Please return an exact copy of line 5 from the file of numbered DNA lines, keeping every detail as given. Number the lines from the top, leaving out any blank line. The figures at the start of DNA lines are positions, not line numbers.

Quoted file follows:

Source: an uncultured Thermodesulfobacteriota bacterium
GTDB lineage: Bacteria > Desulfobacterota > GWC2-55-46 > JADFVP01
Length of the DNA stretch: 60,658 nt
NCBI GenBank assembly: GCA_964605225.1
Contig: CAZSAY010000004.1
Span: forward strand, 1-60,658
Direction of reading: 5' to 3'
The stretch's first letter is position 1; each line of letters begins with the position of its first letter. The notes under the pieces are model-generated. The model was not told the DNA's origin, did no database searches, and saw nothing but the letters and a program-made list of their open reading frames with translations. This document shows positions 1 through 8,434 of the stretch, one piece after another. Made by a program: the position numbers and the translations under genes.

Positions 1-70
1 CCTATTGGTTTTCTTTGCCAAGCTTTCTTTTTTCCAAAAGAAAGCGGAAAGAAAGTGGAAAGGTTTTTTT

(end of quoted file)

Contig: CAZSAY010000004.1